Sunchoke Gratin Dauphinois

Cool crisp days and chilly nights evoke a yearning for rib-sticking comfort foods. Few things are more satisfying than a succulent, rich dish of layered potatoes, cream, and cheese. This week, I was fortunate enough to get a hold of some freshly dug sunchokes, so I thought I would prepare a unique twist on a French classic.

Sunchokes, also known as Jerusalem artichokes, are somewhat elusive to the average home cook. The knobby tuber is a member of the daisy family and looks similar to ginger. The roots have a mild but distinct flavor that is somewhat nutty and slightly sweet, which I can only describe as a combination of water chestnut and artichoke heart.

One uncommon characteristic of the sunchoke is its high levels of inulin, a soluble dietary fiber that is not digested or absorbed, but rather goes straight to the bowel, where it meets, and subsequently feeds, our intestinal flora. In simpler terms, it is a prebiotic food, a supplement to encourage the prosperity of healthy bacteria in our gut. In simpler terms, it is a prebiotic food, a supplement to help feed the healthy bacteria in our gut. However, you may want to take things slow when introducing an inulin-rich food to your diet. The very thing that assists in lowering cholesterol and promoting gut flora can cause indigestion in some people, especially those that aren’t used to such high levels of fiber. If in doubt, you may substitute half the sunchokes in the recipe below for an equal amount of potatoes, yams, or other root vegetable.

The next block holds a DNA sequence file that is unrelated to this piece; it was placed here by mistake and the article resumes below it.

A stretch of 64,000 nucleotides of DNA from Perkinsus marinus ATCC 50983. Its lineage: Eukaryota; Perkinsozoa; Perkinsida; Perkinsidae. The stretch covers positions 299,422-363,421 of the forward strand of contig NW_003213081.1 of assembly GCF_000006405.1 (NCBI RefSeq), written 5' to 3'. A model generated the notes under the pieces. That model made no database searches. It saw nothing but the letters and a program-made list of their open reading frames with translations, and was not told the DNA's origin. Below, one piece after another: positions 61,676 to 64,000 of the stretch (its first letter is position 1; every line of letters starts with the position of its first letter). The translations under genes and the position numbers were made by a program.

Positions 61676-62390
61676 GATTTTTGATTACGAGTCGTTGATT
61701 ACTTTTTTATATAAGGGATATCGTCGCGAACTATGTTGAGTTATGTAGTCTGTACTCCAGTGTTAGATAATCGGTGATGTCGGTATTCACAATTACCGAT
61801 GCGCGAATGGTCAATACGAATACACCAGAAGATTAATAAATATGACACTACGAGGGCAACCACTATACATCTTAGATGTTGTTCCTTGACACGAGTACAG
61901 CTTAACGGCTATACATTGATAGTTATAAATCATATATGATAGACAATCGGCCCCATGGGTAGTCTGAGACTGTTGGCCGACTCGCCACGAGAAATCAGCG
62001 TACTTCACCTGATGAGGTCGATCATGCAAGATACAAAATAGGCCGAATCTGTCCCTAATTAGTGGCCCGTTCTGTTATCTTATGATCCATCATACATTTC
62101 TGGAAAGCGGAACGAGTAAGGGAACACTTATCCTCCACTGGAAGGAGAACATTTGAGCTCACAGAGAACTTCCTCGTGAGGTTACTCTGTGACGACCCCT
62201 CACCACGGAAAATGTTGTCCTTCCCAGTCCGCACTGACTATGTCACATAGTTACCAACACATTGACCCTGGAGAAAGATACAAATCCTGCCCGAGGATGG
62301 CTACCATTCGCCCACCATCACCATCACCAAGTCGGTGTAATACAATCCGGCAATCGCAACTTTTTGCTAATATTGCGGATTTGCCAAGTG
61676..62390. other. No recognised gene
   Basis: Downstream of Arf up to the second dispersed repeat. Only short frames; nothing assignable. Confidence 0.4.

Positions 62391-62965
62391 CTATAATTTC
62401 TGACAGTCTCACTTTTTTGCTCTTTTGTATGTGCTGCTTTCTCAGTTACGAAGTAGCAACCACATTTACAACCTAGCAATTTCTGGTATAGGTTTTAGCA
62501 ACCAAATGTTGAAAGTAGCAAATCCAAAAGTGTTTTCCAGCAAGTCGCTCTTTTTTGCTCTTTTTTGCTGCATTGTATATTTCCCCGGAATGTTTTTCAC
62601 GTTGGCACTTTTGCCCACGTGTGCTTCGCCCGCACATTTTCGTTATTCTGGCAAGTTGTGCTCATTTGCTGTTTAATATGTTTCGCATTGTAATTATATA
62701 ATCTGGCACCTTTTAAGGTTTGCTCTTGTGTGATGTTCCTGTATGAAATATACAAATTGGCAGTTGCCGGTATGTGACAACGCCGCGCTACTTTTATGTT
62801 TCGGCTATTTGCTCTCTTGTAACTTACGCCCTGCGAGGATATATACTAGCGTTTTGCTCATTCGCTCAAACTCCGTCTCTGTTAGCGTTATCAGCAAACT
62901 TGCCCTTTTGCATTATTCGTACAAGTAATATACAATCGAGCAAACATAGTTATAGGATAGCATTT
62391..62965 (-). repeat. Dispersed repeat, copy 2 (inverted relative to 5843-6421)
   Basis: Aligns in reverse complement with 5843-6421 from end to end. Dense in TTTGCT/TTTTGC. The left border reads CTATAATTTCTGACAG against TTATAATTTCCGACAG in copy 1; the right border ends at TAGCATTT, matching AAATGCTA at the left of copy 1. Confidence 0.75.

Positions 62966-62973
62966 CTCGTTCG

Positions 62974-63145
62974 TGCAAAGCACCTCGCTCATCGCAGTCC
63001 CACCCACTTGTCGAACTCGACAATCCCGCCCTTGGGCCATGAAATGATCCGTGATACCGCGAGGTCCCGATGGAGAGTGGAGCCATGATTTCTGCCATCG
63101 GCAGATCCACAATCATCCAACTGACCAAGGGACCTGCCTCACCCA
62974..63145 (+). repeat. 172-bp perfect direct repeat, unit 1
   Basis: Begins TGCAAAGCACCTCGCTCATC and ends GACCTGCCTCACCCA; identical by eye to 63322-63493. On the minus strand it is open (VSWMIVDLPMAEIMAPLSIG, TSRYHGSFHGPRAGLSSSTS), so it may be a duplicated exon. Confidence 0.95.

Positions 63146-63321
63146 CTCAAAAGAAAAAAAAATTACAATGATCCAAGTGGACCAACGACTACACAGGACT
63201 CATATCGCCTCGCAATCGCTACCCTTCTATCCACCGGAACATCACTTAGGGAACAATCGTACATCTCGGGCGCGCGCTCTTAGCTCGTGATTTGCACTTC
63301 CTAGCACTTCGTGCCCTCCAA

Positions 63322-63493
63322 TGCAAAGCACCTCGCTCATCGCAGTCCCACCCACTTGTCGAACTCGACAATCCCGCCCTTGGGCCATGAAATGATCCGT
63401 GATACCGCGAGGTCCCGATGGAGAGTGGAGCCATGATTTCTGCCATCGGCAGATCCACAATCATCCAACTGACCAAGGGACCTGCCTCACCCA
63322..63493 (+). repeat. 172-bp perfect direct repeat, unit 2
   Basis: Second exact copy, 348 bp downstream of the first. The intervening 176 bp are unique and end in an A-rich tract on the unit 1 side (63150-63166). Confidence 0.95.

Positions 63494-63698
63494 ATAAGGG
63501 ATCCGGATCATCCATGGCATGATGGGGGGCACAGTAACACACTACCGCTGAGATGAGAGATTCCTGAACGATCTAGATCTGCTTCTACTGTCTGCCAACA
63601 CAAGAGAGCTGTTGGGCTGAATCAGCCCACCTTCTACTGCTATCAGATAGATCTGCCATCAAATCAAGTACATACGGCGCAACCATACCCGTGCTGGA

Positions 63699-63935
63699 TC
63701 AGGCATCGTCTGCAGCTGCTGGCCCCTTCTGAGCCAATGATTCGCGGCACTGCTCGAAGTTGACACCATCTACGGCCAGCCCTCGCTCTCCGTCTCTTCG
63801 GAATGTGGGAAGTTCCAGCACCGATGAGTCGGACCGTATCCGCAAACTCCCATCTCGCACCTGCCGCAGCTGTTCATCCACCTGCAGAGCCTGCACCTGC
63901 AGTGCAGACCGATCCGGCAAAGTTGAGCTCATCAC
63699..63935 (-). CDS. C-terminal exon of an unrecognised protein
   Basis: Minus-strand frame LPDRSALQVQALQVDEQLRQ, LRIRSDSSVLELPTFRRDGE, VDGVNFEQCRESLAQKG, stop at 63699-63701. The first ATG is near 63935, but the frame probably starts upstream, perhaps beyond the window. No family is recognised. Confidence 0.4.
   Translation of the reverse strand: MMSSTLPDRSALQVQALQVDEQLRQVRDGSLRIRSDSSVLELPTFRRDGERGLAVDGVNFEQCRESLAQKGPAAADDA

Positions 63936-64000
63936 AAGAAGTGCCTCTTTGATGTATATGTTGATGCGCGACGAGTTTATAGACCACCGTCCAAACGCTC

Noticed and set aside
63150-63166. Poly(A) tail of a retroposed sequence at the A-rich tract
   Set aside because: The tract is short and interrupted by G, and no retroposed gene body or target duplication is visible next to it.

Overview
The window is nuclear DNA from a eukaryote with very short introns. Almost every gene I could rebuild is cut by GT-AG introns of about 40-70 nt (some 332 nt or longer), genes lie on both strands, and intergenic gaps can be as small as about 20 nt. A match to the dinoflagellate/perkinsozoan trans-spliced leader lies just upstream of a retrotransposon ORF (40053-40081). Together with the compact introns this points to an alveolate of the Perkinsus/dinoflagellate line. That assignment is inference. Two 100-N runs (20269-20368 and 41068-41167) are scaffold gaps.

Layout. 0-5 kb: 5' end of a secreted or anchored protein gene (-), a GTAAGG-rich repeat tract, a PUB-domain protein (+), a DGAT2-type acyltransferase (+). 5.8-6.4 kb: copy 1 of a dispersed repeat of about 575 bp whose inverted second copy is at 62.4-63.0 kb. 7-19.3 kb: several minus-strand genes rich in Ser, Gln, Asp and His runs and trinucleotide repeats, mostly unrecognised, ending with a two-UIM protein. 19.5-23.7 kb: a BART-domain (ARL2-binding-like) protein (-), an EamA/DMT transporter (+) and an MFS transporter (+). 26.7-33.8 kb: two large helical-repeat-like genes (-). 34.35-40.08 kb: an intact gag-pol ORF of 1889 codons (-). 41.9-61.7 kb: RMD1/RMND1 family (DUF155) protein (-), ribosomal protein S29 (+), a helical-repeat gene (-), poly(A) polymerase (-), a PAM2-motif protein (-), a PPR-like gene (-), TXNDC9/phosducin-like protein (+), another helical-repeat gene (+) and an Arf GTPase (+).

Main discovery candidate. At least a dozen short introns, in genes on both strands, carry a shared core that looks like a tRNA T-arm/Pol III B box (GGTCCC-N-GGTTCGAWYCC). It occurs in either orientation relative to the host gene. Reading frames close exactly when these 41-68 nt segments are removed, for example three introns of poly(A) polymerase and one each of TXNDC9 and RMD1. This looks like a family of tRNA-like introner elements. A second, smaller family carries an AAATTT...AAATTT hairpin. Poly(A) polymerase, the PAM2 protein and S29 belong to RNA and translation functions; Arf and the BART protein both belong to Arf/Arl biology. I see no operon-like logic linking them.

Serves 4–6
2 pounds sunchokes (try to find larger specimens that are not too knobby, for ease of peeling)
1 1/2 cups milk
1 cup cream, crème fraiche, or mascarpone
1 bay leaf
1 clove garlic, smashed with the side of a knife
1 egg
1/2 tablespoon Dijon mustard
1 pinch nutmeg
Salt and pepper
4 ounces grated Gruyère or other flavorful cheese
1 tablespoon butter


1. Preheat the oven to 350 F. Rub a 2-quart baking dish with butter, and set aside.

2. Peel the sunchokes, dropping them in a bowl of cold water as you go so they don‘t brown. Slice thinly, using a knife, mandolin, or food processor. Return slices to the cold water while you prepare the cream mixture.

3. Bring milk, cream, garlic, and bay leaf to a low boil. Remove from heat, and cover. Steep for about 10 minutes, or until cooled to warm, stirring occasionally. Remove bay leaf and garlic. Whisk in Dijon, egg and nutmeg. Season with salt and pepper.

4. Spread sunchoke slices in a single layer in the baking dish. Season with salt and pepper, then drizzle with some of the cream mixture. Sprinkle with about 1/3 of the cheese. Repeat the layers of sunchoke, cream, and cheese, until all the sunchokes have been used up, about three layers total. Pour in any remaining cream mixture.

5. Bake until bubbling and deeply browned, testing sunchokes with a knife to assure they are done (knife should slide in easily, like a potato). Let rest for 5 minutes before serving.


To choose your organically grown and fresh ingredients wisely, use the following criteria:
·chemical-  and hormone-free meat
·wild-caught fish
·pastured-raised, organic eggs
·whole, unrefined grains
·virgin, unrefined, first-press organic oils
·whole-food, unrefined sweeteners
·pure, clean, spring water
·sea salt
·raw and/or cultured milk and cream products

Briana Goodall, CPC

Briana Goodall is Chef and Owner of Green Cuisine Personal Chef Service. Visit her website at

Related Topics

healthy recipes | whole food nutrition

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